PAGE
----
Fred Kummerow in his laboratory in 2014. (Rick Danzl/ News-Gazette via Associated Press)

Fred A. Kummerow, a scientist who fought the food industry and prevailing medical practices for decades until his early warnings about the dangers of trans fats were finally vindicated, died May 31 at his home in Urbana, Ill. He was 102.

His death was announced by the University of Illinois, where he was a longtime professor. The cause was not disclosed.

Dr. Kummerow, who maintained a research laboratory until he was 101, was a biochemist who specialized in the study of lipids, or compounds containing fats. He also had an interest in the study of nutrition, dating to his days as a student, when he had to care for laboratory rats.

Early in his career, Dr. Kummerow helped develop a cure for pellagra, a chronic disease that killed more than 100,000 Americans between 1900 and 1940, primarily in the South. The disease was caused by a vitamin deficiency, which Dr. Kummerow solved by adding niacin to grits and other foods.

In the 1950s, Dr. Kummerow began his long and often contrarian study of heart disease. His research focused on the accumulated fats in blood vessels.

At the time, most doctors believed that saturated fat from animal products such as meats, butter and cheese were the principal culprits in producing harmful amounts of cholesterol, which could lead to heart disease.

Dr. Kummerow questioned that assumption as early as 1957, when he published his first paper about the dangers of trans fats, also known as trans-fatty acids. Most trans fats are created through an industrial process in which hydrogen is added to vegetable oils, making them solid at room temperature.

“Partially hydrogenated” oils can be stored longer without spoiling and can be used in margarine, for deep-fat frying and in countless forms of processed foods.

To Dr. Kummerow, they were “a diet of sudden death.”

In his laboratory, he examined the arteries of people who had died from heart attacks and strokes, discovering that they were often clogged with the residue of trans fats. In his experiments with pigs, he found the same results: If they were fed artificially produced fats, their arteries hardened and filled with plaque.

“By the time they were 3 years old,” Dr. Kummerow told NPR in 2014, “they had exactly the same kind of structure in their coronary arteries as the people who had died of heart disease.”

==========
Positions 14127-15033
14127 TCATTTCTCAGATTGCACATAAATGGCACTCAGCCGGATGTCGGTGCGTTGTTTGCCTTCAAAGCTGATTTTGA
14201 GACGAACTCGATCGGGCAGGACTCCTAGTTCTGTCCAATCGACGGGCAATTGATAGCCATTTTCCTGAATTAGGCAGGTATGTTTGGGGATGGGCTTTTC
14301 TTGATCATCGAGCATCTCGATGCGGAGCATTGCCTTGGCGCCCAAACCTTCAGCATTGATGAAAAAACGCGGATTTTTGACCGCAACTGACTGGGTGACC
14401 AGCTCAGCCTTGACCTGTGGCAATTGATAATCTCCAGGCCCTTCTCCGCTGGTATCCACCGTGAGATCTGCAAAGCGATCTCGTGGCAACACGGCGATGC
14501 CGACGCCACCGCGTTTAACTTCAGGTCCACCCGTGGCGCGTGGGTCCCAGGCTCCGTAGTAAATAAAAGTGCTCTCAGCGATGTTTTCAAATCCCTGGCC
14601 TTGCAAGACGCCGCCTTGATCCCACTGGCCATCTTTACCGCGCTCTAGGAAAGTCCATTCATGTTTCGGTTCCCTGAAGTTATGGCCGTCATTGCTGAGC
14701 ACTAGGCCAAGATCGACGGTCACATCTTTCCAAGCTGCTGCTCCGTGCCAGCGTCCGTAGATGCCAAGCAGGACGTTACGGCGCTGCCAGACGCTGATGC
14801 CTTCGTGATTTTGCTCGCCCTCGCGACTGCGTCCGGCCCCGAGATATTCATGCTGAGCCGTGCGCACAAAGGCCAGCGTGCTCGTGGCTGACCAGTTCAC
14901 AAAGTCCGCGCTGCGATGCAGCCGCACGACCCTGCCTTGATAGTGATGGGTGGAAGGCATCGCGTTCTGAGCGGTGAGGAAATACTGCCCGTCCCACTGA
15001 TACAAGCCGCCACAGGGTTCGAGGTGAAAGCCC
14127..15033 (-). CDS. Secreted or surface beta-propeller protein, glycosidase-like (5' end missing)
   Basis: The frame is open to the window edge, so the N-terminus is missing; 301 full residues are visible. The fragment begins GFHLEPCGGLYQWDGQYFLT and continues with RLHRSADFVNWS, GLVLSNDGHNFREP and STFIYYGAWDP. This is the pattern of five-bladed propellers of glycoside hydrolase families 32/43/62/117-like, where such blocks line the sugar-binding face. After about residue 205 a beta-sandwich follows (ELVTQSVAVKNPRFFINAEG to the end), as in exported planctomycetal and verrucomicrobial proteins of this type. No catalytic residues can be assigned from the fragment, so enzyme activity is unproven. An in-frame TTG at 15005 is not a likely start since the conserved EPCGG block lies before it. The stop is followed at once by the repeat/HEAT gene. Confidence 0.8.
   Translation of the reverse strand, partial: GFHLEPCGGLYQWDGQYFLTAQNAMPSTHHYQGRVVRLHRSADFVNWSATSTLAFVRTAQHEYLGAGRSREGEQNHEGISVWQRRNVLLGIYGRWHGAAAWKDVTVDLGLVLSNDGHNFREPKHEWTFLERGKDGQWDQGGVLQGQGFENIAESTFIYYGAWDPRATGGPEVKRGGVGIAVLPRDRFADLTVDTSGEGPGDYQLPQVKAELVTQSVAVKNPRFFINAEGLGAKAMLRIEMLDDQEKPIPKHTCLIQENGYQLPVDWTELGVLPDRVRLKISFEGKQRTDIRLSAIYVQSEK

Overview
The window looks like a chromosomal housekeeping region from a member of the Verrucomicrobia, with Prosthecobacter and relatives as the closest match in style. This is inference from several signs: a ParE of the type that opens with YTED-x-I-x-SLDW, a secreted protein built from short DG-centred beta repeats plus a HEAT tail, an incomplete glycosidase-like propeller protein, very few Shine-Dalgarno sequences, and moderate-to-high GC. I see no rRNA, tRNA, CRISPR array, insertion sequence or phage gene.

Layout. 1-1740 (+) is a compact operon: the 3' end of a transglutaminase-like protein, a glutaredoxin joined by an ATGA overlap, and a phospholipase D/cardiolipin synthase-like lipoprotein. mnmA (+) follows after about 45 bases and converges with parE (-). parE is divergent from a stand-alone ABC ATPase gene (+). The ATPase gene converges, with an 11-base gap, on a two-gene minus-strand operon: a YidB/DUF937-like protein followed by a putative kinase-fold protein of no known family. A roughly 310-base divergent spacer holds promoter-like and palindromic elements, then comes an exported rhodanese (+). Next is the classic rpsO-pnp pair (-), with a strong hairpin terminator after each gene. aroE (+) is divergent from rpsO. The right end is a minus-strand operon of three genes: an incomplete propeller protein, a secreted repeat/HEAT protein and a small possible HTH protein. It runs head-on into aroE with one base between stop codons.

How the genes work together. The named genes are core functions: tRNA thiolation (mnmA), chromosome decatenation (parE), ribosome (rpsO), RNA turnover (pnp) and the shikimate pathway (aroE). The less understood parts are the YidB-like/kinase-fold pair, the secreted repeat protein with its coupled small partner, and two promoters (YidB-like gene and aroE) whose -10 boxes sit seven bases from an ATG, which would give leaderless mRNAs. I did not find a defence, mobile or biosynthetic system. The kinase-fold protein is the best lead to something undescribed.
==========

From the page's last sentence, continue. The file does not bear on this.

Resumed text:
He reported his findings in hundreds of papers, but his research was ignored and denigrated for years. His studies of heart disease were often dismissed because he was a mere chemist and not a cardiologist.

Dr. Kummerow also maintained that cholesterol from animal products produced essential amino acids and that its nutritional risk had been greatly exaggerated. Instead, he urged people to avoid margarine, commercially produced crackers and cookies, soft drinks and fried foods.

“The most important muscle in your body is the heart,” he told the St. Louis Post-Dispatch in 2013. “If you treat it right, it will treat you right.”

Dr. Kummerow’s daily diet included a breakfast of eggs scrambled in butter. He drank three glasses of whole milk a day and regularly ate meat and cheese, along with fruits, vegetables and grains. He avoided processed foods and french fries.

In 1968, Dr. Kummerow recommended that the American Heart Association urge the food industry to reduce or eliminate trans fats. His ideas slowly caught on with other scientists, but the Food and Drug Administration made no official recommendation.

Dr. Kummerow sent a petition to the FDA in 2009 asking that trans fats be banned. Even though federal law required a response with 180 days, the FDA did not reply to his petition.

In 2013, Dr. Kummerow — then 98 — sued the FDA, asking that it rule on his petition. After a “tentative determination” that trans fats were not safe for human consumption, the FDA formally declared in 2015 that artificial trans fats should be eliminated from the U.S. food supply by 2018.

“Science won out,” Dr. Kummerow said.

Fred August Kummerow was born Oct. 4, 1914, in Berlin. He came to the United States with his family when he was 8 and grew up in Milwaukee. His father worked in a factory.

Dr. Kummerow became interested in science after receiving a chemistry set when he was 12. He worked his way through the University of Wisconsin, from which he graduated in 1939. He received a master’s degree in 1941 and a doctorate in 1943, both in biochemistry, from Wisconsin.

During World War II, Dr. Kummerow solved a vexing problem with frozen turkeys sent to U.S. troops overseas. He realized that the feed given to turkeys caused them to taste rancid. With a simple change of diet — corn instead of linseed — the natural flavor could be preserved.

He taught at Clemson University in South Carolina before joining the faculty at the University of Illinois in 1950. He formally retired in 1985 but maintained a laboratory for another 30 years.

His wife of 70 years, the former Amy Hildebrand, died in 2012. Survivors include three children; three grandchildren; and a great-grandson.

In 2013, Dr. Kummerow was asked what made him persist for so many years before his ideas gained general acceptance.

“Ask yourself why you were put on this Earth,” he said. “What are you here for? Then do it. What I wanted most out of life was to find an answer to heart disease.”